Field of Search: 343/700MS,702,806,895 340/572.7

References Cited

U.S. Patent Documents
4054874 October 1977 Oltman, Jr.
4656463 April 1987 Anders et al.
5942987 August 1999 Heinrich et al.
6028564 February 2000 Duan et al.
6097347 August 2000 Duan et al.
6118379 September 2000 Kodukula et al.
6285342 September 2001 Brady et al.
6535175 March 2003 Brady et al.
6642893 November 2003 Hebron et al.
6903692 June 2005 Kivekas et al.
Foreign Patent Documents
10-2002-0065811 Aug., 2002 KR
1020020096016 Dec., 2002 KR

Other References

Notice of Preliminary Rejection from Korean Intellectual Property Office, Corresponding Korean Application No. 10-2006-0012796, Mar. 30, 2007. cited by other .
`A Compact Broad-Band Helical Antenna With Two-Wire Helix` Noguchi et al., IEEE Transactions on Antennas and Propagation, vol. 51, No. 9, Sep. 2003, pp. 2176-2181. cited by other .
Hae Won Son, et al; "Open-Ended Two-Strip Meander-Line Antenna for RFID Tags", ETRI Journal, vol. 28, No. 3, Jun. 2006, pp. 383-385. cited by other.

Primary Examiner: Wimer; Michael C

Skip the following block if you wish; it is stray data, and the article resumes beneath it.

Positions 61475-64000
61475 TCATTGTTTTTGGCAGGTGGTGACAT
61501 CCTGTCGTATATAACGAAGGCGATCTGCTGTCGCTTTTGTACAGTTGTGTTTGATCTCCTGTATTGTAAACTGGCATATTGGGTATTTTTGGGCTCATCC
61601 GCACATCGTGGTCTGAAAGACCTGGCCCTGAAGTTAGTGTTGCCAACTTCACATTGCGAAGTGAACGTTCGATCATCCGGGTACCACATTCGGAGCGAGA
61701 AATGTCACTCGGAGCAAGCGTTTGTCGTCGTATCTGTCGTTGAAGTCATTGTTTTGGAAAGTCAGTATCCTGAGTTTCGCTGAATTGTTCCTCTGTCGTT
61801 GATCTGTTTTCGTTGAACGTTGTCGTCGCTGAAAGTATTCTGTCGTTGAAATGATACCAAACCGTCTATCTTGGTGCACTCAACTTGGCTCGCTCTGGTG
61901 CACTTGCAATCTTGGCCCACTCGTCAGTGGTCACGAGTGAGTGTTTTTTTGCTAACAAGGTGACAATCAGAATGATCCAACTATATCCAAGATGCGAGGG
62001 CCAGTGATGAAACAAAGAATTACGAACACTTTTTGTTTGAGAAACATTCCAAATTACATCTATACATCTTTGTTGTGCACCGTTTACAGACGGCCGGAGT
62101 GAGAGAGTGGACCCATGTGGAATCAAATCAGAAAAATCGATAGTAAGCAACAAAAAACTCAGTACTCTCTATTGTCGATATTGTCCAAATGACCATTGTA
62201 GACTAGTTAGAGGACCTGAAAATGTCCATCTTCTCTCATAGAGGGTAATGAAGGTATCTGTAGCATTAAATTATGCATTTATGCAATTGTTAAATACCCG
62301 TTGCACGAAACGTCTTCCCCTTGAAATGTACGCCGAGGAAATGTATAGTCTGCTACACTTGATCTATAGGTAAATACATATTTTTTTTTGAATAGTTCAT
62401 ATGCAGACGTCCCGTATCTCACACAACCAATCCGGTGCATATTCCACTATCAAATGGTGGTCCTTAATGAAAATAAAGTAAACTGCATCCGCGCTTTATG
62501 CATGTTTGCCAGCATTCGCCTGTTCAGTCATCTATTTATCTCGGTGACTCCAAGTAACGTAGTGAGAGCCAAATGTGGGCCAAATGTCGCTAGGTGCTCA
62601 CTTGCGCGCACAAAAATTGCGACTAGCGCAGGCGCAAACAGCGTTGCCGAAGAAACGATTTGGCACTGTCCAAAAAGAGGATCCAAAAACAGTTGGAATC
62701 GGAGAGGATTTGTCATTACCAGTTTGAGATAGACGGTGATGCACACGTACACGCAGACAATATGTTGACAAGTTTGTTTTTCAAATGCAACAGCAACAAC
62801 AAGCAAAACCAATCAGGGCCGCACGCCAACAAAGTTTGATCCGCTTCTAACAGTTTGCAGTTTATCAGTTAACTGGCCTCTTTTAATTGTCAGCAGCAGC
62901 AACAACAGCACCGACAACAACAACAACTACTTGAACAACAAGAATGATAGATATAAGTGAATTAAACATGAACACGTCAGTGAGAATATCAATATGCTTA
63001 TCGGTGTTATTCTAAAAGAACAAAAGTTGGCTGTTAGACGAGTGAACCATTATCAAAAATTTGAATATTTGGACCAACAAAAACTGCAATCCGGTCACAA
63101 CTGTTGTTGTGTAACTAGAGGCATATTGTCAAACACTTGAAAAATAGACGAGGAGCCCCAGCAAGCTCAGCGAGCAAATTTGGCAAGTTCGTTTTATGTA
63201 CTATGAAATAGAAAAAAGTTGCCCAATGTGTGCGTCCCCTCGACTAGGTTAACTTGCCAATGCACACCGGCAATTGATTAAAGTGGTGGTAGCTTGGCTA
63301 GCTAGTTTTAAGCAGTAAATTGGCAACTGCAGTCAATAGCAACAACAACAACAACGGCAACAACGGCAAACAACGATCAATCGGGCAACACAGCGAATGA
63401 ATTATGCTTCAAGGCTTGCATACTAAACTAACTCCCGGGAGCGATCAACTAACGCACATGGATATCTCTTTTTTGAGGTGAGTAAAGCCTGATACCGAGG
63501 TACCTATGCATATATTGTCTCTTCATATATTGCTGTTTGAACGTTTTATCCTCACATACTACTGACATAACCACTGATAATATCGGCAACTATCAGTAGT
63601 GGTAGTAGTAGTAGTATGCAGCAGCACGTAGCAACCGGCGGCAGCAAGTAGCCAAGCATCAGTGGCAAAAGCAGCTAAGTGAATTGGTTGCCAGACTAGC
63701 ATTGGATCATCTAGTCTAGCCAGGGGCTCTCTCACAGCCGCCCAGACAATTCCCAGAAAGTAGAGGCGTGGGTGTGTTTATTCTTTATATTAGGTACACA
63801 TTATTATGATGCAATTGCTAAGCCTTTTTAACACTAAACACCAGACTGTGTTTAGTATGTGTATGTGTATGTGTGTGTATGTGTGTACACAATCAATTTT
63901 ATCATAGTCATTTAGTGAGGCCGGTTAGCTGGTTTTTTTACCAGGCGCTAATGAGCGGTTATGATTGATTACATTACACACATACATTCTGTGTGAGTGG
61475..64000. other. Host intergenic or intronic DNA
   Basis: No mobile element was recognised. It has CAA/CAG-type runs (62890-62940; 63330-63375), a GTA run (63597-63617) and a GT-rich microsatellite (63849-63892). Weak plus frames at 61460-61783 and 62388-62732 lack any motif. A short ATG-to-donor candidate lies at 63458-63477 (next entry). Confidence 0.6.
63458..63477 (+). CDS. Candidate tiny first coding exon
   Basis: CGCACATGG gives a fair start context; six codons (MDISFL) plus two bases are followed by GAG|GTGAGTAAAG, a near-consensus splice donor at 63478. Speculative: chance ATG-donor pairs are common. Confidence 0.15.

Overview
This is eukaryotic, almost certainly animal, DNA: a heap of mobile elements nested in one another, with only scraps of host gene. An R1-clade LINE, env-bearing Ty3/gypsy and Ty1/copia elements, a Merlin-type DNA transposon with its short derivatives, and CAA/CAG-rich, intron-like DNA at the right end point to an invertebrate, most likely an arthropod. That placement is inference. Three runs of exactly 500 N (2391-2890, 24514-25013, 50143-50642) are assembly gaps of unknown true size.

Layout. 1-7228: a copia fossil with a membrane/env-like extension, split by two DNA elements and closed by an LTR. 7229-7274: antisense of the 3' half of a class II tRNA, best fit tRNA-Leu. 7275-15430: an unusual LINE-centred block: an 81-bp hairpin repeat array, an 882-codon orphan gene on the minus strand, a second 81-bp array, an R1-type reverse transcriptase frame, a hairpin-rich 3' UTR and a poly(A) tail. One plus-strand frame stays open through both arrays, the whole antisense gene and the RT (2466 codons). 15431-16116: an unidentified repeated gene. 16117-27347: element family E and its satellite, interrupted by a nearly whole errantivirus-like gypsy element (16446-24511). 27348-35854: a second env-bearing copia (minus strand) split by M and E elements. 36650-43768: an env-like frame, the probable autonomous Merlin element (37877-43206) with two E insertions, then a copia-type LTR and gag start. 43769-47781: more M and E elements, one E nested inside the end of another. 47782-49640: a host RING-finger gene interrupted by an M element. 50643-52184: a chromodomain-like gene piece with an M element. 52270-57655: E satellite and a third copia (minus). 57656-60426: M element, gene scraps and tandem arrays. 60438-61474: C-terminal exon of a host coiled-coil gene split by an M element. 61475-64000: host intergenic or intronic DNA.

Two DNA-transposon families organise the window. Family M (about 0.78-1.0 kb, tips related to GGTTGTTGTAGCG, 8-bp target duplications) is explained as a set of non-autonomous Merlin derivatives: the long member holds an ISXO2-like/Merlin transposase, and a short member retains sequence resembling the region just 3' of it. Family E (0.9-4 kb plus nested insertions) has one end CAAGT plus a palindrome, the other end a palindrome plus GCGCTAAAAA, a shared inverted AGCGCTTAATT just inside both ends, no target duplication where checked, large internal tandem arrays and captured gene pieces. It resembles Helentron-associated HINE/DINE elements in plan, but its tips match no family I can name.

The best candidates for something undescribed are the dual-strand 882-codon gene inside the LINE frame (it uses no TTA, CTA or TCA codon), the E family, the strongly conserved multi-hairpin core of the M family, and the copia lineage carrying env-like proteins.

Attorney, Agent or Firm: Ladas & Parry LLP

Claims



What is claimed is:

1. An antenna comprising: a substrate; a radiating strip line for deciding a resonant frequency of the antenna disposed on a first surface of the substrate; and a feeding strip line for providing a radio frequency (RF) signal to an element connected to the antenna disposed on a second surface of the substrate opposite the first surface, wherein the feeding strip line comprises a first end portion and a second end portion separated from the first end portion so as to define a terminal between the first end portion and the second end portion of the feeding strip line, wherein ends of the radiating strip line and the feeding strip line are open.